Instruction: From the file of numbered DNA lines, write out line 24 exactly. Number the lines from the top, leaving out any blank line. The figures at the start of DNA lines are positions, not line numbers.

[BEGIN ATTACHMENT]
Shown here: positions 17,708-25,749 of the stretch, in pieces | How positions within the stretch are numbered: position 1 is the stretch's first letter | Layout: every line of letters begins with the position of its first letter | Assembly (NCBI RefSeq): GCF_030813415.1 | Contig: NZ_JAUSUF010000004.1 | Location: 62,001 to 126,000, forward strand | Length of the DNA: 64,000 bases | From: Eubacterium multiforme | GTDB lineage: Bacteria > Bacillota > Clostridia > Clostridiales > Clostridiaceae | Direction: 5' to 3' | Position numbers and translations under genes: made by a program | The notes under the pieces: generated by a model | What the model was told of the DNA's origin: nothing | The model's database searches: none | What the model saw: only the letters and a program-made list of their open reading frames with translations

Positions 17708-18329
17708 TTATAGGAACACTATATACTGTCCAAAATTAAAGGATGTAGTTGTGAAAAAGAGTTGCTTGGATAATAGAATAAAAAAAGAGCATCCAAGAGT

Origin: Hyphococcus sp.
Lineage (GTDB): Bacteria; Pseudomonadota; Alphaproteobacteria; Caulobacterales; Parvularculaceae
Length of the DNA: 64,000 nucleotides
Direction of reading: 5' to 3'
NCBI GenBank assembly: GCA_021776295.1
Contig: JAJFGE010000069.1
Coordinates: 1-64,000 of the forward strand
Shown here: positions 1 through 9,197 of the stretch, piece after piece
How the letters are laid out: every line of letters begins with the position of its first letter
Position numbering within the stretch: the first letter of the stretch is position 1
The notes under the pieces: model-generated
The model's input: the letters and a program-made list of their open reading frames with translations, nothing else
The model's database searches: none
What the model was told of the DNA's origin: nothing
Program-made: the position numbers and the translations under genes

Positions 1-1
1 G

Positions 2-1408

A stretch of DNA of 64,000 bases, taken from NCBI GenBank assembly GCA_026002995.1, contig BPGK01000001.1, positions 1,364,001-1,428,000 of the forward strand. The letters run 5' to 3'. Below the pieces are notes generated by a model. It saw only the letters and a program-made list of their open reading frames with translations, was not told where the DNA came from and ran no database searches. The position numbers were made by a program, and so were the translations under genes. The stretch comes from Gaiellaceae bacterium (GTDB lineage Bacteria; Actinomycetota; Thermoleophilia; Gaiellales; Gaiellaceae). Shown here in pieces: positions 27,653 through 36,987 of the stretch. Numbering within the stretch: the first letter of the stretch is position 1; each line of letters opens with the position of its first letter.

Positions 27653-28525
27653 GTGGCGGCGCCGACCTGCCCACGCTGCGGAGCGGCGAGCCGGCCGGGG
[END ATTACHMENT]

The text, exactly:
27653 GTGGCGGCGCCGACCTGCCCACGCTGCGGAGCGGCGAGCCGGCCGGGG